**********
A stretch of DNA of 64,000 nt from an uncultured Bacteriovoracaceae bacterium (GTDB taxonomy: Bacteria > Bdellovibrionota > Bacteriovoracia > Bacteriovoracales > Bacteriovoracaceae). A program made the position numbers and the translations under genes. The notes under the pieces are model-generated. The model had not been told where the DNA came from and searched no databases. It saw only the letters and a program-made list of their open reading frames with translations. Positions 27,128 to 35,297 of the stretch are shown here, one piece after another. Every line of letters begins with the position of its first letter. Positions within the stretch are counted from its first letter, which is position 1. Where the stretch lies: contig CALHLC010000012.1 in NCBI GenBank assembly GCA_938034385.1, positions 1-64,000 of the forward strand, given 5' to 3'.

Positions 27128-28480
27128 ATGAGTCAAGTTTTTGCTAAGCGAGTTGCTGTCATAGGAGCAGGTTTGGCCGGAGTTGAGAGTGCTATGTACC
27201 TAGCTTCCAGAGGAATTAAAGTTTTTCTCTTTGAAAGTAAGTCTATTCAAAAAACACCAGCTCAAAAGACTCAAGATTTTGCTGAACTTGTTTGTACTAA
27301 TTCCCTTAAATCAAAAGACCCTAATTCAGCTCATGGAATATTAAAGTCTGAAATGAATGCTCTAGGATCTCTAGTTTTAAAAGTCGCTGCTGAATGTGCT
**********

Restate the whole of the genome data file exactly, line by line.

A stretch of DNA of 64,000 nt from an uncultured Bacteriovoracaceae bacterium (GTDB taxonomy: Bacteria > Bdellovibrionota > Bacteriovoracia > Bacteriovoracales > Bacteriovoracaceae). A program made the position numbers and the translations under genes. The notes under the pieces are model-generated. The model had not been told where the DNA came from and searched no databases. It saw only the letters and a program-made list of their open reading frames with translations. Positions 27,128 to 35,297 of the stretch are shown here, one piece after another. Every line of letters begins with the position of its first letter. Positions within the stretch are counted from its first letter, which is position 1. Where the stretch lies: contig CALHLC010000012.1 in NCBI GenBank assembly GCA_938034385.1, positions 1-64,000 of the forward strand, given 5' to 3'.

Positions 27128-28480
27128 ATGAGTCAAGTTTTTGCTAAGCGAGTTGCTGTCATAGGAGCAGGTTTGGCCGGAGTTGAGAGTGCTATGTACC
27201 TAGCTTCCAGAGGAATTAAAGTTTTTCTCTTTGAAAGTAAGTCTATTCAAAAAACACCAGCTCAAAAGACTCAAGATTTTGCTGAACTTGTTTGTACTAA
27301 TTCCCTTAAATCAAAAGACCCTAATTCAGCTCATGGAATATTAAAGTCTGAAATGAATGCTCTAGGATCTCTAGTTTTAAAAGTCGCTGCTGAATGTGCT